Class Notes (922,334)
CA (542,800)
UTSC (32,897)
BIOC15H3 (28)
Lecture 12

BIOC15Fall2013 Lecture 12 and Lecture 13.docx

9 Pages
133 Views

Department
Biological Sciences
Course Code
BIOC15H3
Professor
Karen Williams

This preview shows pages 1-3. Sign up to view the full 9 pages of the document.
1
BIOC15Fall2013 Lecture 12 Notes: Chromosome mutations and Cancer and Lecture 13 Notes: Cancer and Deletion mapping:
using chromosome mutations
Chromosome mutations
o Variations in chromosome structure or chromosome number
o Variations in chromsomes number:
o Aneuploidy chromosome number is not a multiple of the haploid chromosome #, resulting from loss or
gain of one or more chromosomes, ex: trisomy
o Monoploidy (haploidy) contains one copy of each homolog
o Polyploidy more than the normal diploid number of chromosome sets, ex: triploidy
o Variation in chromosome structure:
o Duplication increase in the number of copies of a chromosomal region
o Inversion 180 degree rotation of a chromosomal region
o Translocation:
Non-reciprocal unequal exchanged between non homologous chromosomes
Reciprocal parts of 2 non homologous chromosome trade places
o Deletion removal of a segment of DNA
o Transposition movement of short DNA segments from one position in the genome to another
Cancer cells and karyotypic instability
o These are changes that produce genomic and karyotypic instability
o Defects in the DNA replication machinery there are higher rates of mutation among cells with defective DNA repair
machinery (mismatch repair and damage repair) because replication error persist
o Increased rate of chromosomal aberrations broken chromosomes, multiple copies of chromosomes, deletions of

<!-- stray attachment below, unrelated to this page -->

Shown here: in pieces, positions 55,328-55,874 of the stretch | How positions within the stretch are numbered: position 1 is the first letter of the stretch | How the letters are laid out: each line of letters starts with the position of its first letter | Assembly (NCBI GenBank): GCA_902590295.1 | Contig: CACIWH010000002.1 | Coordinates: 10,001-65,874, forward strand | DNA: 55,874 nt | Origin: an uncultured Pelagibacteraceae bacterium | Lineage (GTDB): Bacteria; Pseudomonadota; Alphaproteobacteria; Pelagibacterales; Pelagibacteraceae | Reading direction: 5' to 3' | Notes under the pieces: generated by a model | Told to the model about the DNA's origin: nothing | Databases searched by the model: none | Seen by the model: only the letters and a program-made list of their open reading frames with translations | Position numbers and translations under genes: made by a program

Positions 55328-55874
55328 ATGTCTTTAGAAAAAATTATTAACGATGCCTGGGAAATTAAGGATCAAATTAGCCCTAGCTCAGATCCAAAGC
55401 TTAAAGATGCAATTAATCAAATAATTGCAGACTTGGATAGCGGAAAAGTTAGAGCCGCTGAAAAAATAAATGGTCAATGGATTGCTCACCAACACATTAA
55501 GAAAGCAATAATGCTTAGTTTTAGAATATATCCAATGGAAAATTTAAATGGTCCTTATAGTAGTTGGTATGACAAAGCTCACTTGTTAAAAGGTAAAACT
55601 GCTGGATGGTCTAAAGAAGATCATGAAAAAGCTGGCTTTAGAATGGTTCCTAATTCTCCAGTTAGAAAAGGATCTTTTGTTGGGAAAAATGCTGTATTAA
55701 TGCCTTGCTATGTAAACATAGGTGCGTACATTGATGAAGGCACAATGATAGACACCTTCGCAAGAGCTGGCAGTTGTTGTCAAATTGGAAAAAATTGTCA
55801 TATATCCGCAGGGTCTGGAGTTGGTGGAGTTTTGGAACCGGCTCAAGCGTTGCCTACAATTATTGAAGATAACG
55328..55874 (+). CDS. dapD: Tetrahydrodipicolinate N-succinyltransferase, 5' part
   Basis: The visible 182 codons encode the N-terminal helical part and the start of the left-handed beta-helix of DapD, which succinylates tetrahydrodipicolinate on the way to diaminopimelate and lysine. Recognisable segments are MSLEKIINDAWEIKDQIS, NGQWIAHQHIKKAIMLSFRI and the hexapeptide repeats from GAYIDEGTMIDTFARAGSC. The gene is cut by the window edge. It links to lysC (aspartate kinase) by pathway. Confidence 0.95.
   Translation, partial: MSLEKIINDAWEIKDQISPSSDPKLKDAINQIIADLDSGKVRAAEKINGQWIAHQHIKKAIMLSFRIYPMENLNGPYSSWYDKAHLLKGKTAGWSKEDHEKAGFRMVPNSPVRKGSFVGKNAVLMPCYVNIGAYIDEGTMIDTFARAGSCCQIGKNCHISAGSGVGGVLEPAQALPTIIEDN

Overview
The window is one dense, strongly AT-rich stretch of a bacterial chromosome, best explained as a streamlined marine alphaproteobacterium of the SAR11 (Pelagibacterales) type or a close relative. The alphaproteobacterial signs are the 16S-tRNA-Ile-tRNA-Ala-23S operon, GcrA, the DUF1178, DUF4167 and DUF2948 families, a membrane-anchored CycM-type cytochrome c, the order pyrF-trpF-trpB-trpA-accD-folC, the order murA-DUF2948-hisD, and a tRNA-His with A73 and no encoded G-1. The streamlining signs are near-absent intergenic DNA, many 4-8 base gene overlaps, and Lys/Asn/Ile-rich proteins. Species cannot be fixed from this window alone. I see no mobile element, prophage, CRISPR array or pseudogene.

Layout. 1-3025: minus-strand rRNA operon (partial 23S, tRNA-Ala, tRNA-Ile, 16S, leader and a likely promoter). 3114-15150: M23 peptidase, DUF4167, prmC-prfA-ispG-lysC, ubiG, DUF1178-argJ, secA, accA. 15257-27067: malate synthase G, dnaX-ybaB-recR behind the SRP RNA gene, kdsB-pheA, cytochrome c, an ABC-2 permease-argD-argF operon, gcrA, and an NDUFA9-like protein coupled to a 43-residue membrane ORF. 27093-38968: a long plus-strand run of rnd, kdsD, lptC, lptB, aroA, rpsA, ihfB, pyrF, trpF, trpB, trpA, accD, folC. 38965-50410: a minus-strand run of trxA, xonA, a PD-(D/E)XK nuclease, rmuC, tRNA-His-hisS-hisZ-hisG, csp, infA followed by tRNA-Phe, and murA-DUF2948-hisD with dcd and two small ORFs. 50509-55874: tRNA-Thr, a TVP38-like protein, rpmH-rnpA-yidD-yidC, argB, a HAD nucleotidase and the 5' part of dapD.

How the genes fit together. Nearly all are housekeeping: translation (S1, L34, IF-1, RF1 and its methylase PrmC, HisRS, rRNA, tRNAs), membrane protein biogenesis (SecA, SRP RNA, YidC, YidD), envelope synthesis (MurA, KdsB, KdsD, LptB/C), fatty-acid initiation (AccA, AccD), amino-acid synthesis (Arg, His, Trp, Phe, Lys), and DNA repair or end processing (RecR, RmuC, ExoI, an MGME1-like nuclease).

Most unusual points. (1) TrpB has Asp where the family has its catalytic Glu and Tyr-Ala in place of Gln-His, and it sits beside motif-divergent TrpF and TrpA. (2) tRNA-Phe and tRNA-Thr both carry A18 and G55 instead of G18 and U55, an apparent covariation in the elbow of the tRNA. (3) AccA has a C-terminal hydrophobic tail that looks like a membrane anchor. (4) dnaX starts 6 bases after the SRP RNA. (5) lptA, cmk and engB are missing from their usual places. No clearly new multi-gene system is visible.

large chromosomal segments or a whole chromosome fidelity of chromosome reproduction is decreased in tumour
cells
Types of duplications
o Tandem duplications duplications arranged one after the other (same order or reversed order)
o
o Nontandem (dispersed duplications) same order or reverse order
o
o chromosome breakage can produce duplications
o according to one scenario, nontandem duplications could be produced by insertion of a fragment elsewhere on the
homologous chromosome
o
Unequal crossing over can increase or decrease copy number
o duplication of the X chromosome polytene region 16A causes Bar eyes
o unequal pairins and corssing over during meiosis in females homozygous for this duplication produce chromosomes
that have either one copy of region 16A (normal eyes) or 3 copies of 16A (causing the more abnormal double-bar eyes
o
2
Deletions
o the loss of a segment within one chromosome and the juxtaposition of the two segments on either side of the deleted
segment
o ex: cri du chat syndrome
Inversions
o chromosomal rearrangement in which the chromosome is broken 2x and flipped 180 degrees between being rejoined
o creates loops in polytene chromosomes that reveal the breakpoint of the inversions
o
o in an inversion loop one chromosomal region rotates to conform to similar region in the other homolog
o crossing over with an inversion loop produces aberrant recombinant chromatids
Naming chromosomal aberrations
o Duplication -> Dp(3L) = duplication in left arm of chromosome 3
o In(I) = inversion in chromosome 1
o T(3R) = translocation in the right arm of chromosome 3
o Df(3R) = deficiency in the right arm of chromosome 3
Translocation
o the segment of one chromosome moved to another chromosome
o translocated chromsomes are stained in red and green reciprocal translocation
o
o Robertsonian translocations can reshape genomes reciprocal translocation in acrocentric chromsomes such that
the long chromosome becomes the small one and vice versa
o